AUDITORS    
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Anyone may audit an individual online course without enrolling in the Academy.  There will be no exam given, and the Academy will not track or document auditors.  You will have access to course materials, but will not be able to participate in discussion groups and class activities, however we do recommend that you do the exercises for your own benefit.   Please do not use this option if you are signing up for a class as an enrolled student. 
 
If at some later date, you wish to enroll in the program you may “ACE” any courses you have taken (with the exception of Critical Thinking - all students must take the class) and will receive credit with a passing grade, provided you have completed all the prerequisites.   
 
Audit classes are for information purposes only.  They are not to be considered training as all information needs to be applied in context in the field. Auditors may not claim any training, affiliation or certification from the Academy.  Pathology courses are not available for audit.   
 
To audit a class, click on the class number below.   
 
Fees for each audit class are $160 
 
 
 
Foundations of Natural Hoof Care 
 
This course provides a history of the "Natural Hoof and Horse Care" movement and a solid, basic understanding of all the main schools of thought and practices currently used in natural hoofcare - comparing and contrasting their similarities and differences.  It is also where students learn the fundamentals of trimming and work at the hoof.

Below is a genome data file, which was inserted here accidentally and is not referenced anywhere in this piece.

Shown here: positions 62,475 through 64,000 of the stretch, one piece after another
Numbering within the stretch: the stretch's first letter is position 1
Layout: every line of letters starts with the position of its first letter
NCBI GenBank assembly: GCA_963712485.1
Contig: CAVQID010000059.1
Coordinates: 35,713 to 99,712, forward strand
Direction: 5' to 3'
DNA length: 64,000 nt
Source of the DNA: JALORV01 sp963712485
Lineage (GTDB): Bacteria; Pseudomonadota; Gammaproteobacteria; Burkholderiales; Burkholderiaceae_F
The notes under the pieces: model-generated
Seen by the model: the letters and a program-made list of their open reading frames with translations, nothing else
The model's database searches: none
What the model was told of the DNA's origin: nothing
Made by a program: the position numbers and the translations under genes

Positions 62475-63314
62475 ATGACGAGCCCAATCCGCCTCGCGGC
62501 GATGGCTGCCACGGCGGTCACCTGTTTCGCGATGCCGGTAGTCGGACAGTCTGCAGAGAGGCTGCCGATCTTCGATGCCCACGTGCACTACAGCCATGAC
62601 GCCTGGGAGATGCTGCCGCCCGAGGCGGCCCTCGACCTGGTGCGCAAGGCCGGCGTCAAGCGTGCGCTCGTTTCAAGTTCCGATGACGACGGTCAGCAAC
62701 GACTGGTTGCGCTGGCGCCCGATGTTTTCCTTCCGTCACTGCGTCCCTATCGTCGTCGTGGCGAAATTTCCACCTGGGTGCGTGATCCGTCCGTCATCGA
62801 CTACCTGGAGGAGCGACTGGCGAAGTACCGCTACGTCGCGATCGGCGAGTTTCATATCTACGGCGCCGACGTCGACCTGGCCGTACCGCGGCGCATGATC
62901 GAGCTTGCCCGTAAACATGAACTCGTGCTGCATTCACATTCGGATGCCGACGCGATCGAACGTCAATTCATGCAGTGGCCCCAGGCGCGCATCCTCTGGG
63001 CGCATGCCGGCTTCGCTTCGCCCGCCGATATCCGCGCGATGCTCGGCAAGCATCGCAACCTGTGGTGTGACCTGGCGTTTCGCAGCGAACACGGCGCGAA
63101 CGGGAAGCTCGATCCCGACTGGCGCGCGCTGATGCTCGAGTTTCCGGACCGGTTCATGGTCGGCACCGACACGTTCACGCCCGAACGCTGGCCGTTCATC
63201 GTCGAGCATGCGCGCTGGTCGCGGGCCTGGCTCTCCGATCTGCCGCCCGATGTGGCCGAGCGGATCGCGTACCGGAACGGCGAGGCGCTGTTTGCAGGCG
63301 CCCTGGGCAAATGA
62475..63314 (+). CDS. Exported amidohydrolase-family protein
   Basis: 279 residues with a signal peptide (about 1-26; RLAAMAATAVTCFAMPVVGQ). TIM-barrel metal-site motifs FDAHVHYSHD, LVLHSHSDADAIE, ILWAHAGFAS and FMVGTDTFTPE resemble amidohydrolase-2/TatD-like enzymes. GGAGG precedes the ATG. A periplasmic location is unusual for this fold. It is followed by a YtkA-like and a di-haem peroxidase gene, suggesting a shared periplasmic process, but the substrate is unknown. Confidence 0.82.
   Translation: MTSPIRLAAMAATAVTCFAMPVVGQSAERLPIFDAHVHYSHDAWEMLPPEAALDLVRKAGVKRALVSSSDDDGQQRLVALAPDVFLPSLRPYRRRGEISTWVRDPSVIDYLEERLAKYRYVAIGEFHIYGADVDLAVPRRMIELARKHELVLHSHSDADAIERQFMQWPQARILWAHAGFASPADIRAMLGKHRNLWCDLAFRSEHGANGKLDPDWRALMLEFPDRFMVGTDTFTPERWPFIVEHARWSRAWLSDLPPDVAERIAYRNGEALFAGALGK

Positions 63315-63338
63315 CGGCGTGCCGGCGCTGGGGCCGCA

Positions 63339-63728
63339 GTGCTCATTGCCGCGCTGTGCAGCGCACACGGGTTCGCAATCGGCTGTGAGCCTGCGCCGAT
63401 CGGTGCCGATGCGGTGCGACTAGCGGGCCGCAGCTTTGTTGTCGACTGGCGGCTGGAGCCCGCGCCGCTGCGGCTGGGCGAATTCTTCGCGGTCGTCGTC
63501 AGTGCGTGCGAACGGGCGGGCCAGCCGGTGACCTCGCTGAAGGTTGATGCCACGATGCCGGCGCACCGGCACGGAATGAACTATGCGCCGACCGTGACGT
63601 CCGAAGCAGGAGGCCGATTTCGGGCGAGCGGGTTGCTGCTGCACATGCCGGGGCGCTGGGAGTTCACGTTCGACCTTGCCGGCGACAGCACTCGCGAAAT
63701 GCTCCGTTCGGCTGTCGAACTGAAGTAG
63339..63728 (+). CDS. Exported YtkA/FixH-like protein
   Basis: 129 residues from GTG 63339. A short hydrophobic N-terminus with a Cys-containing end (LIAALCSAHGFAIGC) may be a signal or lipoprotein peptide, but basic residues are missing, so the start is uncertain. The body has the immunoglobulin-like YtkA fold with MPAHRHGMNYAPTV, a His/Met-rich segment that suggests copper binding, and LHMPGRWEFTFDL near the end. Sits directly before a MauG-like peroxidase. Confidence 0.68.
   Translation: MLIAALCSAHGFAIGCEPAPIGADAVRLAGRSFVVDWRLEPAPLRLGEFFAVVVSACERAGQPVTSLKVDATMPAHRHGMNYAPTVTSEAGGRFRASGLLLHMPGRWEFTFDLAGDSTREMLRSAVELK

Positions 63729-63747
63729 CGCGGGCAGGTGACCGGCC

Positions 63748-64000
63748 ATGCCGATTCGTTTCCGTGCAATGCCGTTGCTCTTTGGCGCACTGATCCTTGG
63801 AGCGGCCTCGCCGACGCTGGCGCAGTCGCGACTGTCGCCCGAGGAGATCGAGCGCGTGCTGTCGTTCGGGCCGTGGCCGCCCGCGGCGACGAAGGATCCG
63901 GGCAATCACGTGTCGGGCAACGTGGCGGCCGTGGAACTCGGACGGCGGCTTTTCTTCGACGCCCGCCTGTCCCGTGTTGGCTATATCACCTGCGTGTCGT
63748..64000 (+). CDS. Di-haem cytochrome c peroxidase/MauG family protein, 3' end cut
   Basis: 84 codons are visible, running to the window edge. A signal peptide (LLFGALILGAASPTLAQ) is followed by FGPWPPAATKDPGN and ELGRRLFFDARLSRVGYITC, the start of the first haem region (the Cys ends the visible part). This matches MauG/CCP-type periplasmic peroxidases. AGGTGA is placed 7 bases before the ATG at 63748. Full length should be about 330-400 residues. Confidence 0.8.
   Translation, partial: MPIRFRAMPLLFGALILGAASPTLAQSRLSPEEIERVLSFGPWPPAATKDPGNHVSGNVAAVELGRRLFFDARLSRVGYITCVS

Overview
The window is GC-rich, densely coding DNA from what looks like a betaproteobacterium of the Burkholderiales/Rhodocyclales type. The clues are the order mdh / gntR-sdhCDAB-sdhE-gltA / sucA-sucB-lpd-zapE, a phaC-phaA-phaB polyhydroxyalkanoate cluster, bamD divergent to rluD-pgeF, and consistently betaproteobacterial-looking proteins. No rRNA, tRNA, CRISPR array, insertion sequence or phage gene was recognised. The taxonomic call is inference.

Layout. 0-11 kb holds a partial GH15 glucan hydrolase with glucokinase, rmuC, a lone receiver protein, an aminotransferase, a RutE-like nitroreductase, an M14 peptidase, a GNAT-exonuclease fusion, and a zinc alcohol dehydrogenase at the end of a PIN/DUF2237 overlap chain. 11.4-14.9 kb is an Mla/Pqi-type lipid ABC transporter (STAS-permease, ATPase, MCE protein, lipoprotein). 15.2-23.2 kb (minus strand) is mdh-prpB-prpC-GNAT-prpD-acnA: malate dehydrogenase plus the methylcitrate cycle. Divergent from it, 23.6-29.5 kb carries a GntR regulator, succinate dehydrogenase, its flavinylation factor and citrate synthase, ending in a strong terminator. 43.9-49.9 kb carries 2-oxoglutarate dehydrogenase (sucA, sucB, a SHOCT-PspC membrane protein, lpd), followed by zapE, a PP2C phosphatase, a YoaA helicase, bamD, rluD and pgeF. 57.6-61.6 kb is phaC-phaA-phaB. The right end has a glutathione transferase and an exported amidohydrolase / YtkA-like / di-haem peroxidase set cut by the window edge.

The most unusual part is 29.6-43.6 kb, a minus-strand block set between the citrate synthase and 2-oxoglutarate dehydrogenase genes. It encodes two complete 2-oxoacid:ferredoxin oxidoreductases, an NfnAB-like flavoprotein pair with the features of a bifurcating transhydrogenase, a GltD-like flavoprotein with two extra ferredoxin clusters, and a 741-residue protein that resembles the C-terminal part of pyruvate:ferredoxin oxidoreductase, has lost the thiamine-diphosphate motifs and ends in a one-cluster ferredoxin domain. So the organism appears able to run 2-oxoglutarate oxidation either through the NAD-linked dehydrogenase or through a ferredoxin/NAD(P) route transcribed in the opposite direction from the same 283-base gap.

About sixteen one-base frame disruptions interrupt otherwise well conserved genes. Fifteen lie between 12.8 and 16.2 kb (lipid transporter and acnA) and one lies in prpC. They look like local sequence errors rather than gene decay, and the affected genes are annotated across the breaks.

Understanding Farrier Science and Practices 
 
The purpose of this course is to provide students with an understanding of the methods and practices of shoeing farriers so they can understand why farriers believe and do what they do. Students will explore what and how farriers are taught, learn about various commonly used types of horseshoes and their purpose and explore the debate between advocates of shoe versus advocates of barefoot. 
 
Equine Anatomy -  Distal Limb 
 
The purpose of this course is to provide the student with a working knowledge of the structures and function of the equine distal limb. Students will also learn the nomenclature associated with equine anatomy that will enable them to communicate effectively with other equine professionals. 
 
Equine Behavior 
 
The purpose for this course within the context of the overall curriculum is to provide insight into natural equine behavior. Most of us have developed what we believe is an understanding of equine behavior that is entirely limited to horses born and raised in the domestic environment, and generally managed by conventional methods that are not based on an understanding of the natural horse.  By exploring in-depth studies of wild horse behavior this course aims to foster a deeper understanding of the true nature of horses, allowing us to alter or abandon common management practices that stress and debilitate horses by keeping them in environments and managing their lives in ways that do not allow for natural equine behavior. 
 
Critical Thinking